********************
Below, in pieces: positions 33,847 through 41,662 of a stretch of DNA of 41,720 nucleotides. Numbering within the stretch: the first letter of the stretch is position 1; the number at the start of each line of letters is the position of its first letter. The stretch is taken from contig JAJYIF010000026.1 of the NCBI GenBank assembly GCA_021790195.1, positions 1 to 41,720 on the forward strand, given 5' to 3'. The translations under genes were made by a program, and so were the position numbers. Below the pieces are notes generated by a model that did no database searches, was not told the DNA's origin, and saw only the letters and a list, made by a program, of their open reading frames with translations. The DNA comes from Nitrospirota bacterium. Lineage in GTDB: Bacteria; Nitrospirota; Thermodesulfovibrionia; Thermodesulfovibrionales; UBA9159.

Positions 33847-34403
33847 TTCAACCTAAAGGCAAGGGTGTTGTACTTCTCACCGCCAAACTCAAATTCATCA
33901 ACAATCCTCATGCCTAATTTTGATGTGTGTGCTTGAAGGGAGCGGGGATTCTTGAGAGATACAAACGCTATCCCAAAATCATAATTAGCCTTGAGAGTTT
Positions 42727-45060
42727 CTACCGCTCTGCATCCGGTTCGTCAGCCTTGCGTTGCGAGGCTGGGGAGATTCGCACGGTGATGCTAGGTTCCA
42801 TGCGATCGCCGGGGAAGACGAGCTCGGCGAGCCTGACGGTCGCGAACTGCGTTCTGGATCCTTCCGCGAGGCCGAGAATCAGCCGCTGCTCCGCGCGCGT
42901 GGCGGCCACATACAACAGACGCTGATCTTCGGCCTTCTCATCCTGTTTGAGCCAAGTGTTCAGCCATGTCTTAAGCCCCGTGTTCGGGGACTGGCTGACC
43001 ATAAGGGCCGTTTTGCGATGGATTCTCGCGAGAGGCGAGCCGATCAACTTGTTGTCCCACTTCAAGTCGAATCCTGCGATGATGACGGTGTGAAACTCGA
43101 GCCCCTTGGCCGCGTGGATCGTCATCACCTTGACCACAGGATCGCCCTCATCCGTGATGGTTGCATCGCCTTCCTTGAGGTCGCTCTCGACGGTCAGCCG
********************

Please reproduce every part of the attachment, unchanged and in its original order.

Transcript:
Below, in pieces: positions 33,847 through 41,662 of a stretch of DNA of 41,720 nucleotides. Numbering within the stretch: the first letter of the stretch is position 1; the number at the start of each line of letters is the position of its first letter. The stretch is taken from contig JAJYIF010000026.1 of the NCBI GenBank assembly GCA_021790195.1, positions 1 to 41,720 on the forward strand, given 5' to 3'. The translations under genes were made by a program, and so were the position numbers. Below the pieces are notes generated by a model that did no database searches, was not told the DNA's origin, and saw only the letters and a list, made by a program, of their open reading frames with translations. The DNA comes from Nitrospirota bacterium. Lineage in GTDB: Bacteria; Nitrospirota; Thermodesulfovibrionia; Thermodesulfovibrionales; UBA9159.

Positions 33847-34403
33847 TTCAACCTAAAGGCAAGGGTGTTGTACTTCTCACCGCCAAACTCAAATTCATCA
33901 ACAATCCTCATGCCTAATTTTGATGTGTGTGCTTGAAGGGAGCGGGGATTCTTGAGAGATACAAACGCTATCCCAAAATCATAATTAGCCTTGAGAGTTT
Positions 42727-45060
42727 CTACCGCTCTGCATCCGGTTCGTCAGCCTTGCGTTGCGAGGCTGGGGAGATTCGCACGGTGATGCTAGGTTCCA
42801 TGCGATCGCCGGGGAAGACGAGCTCGGCGAGCCTGACGGTCGCGAACTGCGTTCTGGATCCTTCCGCGAGGCCGAGAATCAGCCGCTGCTCCGCGCGCGT
42901 GGCGGCCACATACAACAGACGCTGATCTTCGGCCTTCTCATCCTGTTTGAGCCAAGTGTTCAGCCATGTCTTAAGCCCCGTGTTCGGGGACTGGCTGACC
43001 ATAAGGGCCGTTTTGCGATGGATTCTCGCGAGAGGCGAGCCGATCAACTTGTTGTCCCACTTCAAGTCGAATCCTGCGATGATGACGGTGTGAAACTCGA
43101 GCCCCTTGGCCGCGTGGATCGTCATCACCTTGACCACAGGATCGCCCTCATCCGTGATGGTTGCATCGCCTTCCTTGAGGTCGCTCTCGACGGTCAGCCG